Everyone Thought I Would Have the Bride Gene, But I Don’t—and That’s OK
It’s your day, your way.
One day, when my twin sister and I were in high school, we were chatting with our English teacher about her upcoming wedding, and she revealed that she’d chosen her dress—a stunning Valentino number. I was planning on pursuing a career in the fashion industry, and she correctly assumed I’d want to chat about it. I craved every last lacy detail, but when she offhandedly mentioned that I would likely be a high-maintenance—and expensive—bride, I was surprised. My sister laughed. I was particular about what I wore, sure (I would spend months looking for the perfect swimsuit), but I didn’t need an overflowing closet to be happy. Even now, years later, I still can’t seem to shake my teacher’s image of me as a picky, difficult fashion person.
Case in point: When I first got engaged, everyone assumed I would love wedding planning. A friend mentioned she worried I would stress myself out trying to make the day perfect. But I knew I could never plan or afford one of those weddings you see splashed all over Instagram. Acknowledging that fact was freeing. All I wanted was for my loved ones to have a good time. I was ready to go with the flow.
We also got engaged two months after I quit my full-time job to launch a freelance writing career. The timing felt perfect. I’d convinced myself I would have ample time on my hands to wedding-plan, since I thought I wouldn’t find enough work to fill the days. I was beyond wrong. Less than a year after leaving my last job, I’m in the most thrilling stage of my career. I’m busier than I’ve ever been, but also the happiest. I don’t want to scale back on my work so I can plan a wedding, especially a “traditional” one.
My fiancé and I wanted to find a special way that works for us to celebrate this day. For many people, that means a big wedding full of dancing and a much-appreciated open bar. However, we can both be very private people and each had our doubts about many of the traditions our family and friends expected us to partake in. Frankly, we couldn’t fathom saying our vows in front of a hundred people. The anxiety was mounting.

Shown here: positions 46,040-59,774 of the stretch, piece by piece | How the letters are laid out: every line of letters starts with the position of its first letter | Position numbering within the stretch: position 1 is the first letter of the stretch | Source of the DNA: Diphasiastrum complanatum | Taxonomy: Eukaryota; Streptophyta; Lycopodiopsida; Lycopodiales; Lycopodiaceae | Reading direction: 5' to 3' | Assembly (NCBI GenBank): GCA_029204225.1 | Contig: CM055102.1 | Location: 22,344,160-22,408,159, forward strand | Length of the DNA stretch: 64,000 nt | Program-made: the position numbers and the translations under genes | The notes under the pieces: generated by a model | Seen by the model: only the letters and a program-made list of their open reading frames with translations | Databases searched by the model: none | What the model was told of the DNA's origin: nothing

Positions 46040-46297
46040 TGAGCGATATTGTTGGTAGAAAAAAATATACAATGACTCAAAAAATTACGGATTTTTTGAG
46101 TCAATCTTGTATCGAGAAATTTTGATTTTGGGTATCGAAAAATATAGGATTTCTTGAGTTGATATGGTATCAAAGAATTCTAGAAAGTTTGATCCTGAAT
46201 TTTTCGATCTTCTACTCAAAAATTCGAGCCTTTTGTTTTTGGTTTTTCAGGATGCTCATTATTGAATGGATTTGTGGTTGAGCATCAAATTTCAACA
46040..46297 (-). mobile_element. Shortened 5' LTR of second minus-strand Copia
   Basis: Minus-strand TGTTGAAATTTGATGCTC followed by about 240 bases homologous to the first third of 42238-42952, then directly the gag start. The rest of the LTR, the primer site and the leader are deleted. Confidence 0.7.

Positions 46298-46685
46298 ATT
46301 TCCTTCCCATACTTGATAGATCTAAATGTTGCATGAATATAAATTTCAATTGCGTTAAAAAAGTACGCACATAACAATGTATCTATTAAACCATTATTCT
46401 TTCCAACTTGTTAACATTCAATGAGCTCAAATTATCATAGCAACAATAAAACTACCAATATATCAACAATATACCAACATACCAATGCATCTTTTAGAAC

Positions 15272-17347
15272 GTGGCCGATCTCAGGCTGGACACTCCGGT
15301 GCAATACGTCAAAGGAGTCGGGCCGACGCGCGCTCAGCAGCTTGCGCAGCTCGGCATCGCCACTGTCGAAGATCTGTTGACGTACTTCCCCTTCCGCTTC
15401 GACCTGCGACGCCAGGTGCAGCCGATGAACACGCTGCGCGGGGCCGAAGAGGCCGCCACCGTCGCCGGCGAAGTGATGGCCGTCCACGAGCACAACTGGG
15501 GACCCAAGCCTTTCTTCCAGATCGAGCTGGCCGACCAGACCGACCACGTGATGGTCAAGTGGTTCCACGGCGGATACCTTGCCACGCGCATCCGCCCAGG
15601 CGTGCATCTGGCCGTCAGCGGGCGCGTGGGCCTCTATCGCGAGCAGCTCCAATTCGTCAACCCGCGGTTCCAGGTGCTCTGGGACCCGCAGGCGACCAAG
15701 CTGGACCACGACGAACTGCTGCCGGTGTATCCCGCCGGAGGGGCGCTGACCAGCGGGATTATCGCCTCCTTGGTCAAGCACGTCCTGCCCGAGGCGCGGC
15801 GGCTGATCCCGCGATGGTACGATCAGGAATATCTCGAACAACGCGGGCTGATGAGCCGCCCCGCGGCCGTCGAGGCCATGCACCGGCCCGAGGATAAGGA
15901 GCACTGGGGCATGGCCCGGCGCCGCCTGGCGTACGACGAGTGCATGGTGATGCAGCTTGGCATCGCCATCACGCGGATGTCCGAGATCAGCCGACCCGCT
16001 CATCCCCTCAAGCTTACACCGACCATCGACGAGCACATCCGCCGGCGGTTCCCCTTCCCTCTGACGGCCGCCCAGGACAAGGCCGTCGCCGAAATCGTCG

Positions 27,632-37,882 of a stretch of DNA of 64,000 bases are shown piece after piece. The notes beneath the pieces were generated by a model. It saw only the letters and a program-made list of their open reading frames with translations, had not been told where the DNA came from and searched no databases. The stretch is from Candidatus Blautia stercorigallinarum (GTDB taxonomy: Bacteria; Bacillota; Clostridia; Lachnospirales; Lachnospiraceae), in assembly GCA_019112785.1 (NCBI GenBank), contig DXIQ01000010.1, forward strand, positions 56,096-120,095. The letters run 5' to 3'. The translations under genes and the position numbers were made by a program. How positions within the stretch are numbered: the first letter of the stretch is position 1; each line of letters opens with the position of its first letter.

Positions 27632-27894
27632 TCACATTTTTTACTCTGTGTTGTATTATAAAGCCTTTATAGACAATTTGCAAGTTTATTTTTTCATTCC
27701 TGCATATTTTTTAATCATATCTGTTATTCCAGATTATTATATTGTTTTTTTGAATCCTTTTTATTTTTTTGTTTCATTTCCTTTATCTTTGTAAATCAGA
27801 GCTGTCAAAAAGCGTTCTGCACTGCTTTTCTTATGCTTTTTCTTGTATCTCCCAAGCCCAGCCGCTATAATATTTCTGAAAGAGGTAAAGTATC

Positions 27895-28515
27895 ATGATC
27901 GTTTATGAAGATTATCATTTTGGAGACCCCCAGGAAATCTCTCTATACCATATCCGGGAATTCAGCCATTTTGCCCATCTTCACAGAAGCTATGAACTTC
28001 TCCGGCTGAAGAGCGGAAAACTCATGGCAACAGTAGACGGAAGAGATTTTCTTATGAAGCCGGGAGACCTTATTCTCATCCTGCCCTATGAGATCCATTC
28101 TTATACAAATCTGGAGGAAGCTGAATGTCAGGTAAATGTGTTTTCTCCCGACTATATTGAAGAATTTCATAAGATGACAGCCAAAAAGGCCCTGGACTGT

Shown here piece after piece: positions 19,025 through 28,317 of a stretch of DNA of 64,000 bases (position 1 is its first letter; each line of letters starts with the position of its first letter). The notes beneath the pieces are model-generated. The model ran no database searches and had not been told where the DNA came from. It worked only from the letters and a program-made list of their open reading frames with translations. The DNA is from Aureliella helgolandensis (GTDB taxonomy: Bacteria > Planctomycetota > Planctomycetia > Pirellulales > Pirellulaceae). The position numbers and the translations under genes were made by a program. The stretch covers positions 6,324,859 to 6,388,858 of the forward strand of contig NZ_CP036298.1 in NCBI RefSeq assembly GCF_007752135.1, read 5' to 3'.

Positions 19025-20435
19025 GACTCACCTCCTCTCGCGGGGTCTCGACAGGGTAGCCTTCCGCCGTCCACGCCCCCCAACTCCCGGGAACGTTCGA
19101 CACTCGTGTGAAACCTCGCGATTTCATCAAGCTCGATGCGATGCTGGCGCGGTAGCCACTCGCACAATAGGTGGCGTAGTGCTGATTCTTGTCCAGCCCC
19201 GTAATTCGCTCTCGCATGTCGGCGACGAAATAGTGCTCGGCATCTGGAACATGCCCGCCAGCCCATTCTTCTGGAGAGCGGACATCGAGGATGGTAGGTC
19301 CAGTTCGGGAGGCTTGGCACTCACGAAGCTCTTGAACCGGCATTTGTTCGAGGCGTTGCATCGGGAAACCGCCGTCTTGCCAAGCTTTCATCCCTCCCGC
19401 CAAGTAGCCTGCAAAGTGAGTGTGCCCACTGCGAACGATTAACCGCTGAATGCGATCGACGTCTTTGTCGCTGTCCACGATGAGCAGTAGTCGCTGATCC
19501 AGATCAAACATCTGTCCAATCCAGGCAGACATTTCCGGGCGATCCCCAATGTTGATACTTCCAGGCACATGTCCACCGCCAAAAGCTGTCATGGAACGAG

My parents generously offered to cover the costs of our wedding, which racked my fiancé and I with guilt. When the time came to book a venue, I just couldn’t bring myself to do it. Even with an under-100-person guest list, getting married on a weekday, and skimping wherever possible, we were spending at least $20,000. Some will view that cost as an inexpensive wedding. To others, it’s an unimaginable amount. For us, it just felt wrong.
I had a few days to make a decision or risk losing our venue options. After a night of hysterically screaming at my fiancé that I was a “chill bride,” I knew planning a traditional wedding was not worth it for us. After I told my parents that I no longer wanted a big ceremony, I slept through the night for the first time in a week. We’ve since decided to plan an intimate elopement with close family and friends instead. It just feels more like us.
You know that infamous episode of Sex and the City where Carrie breaks out in hives while trying on a wedding dress? When I first watched that, I couldn’t relate to her, but now I get it. You can love fashion but not love wedding planning. The two don’t necessarily go hand in hand, no matter what anyone assumes about you. I don’t have the bride gene, and I’m OK with that. The day will be special no matter what it looks like, and that’s all that matters.
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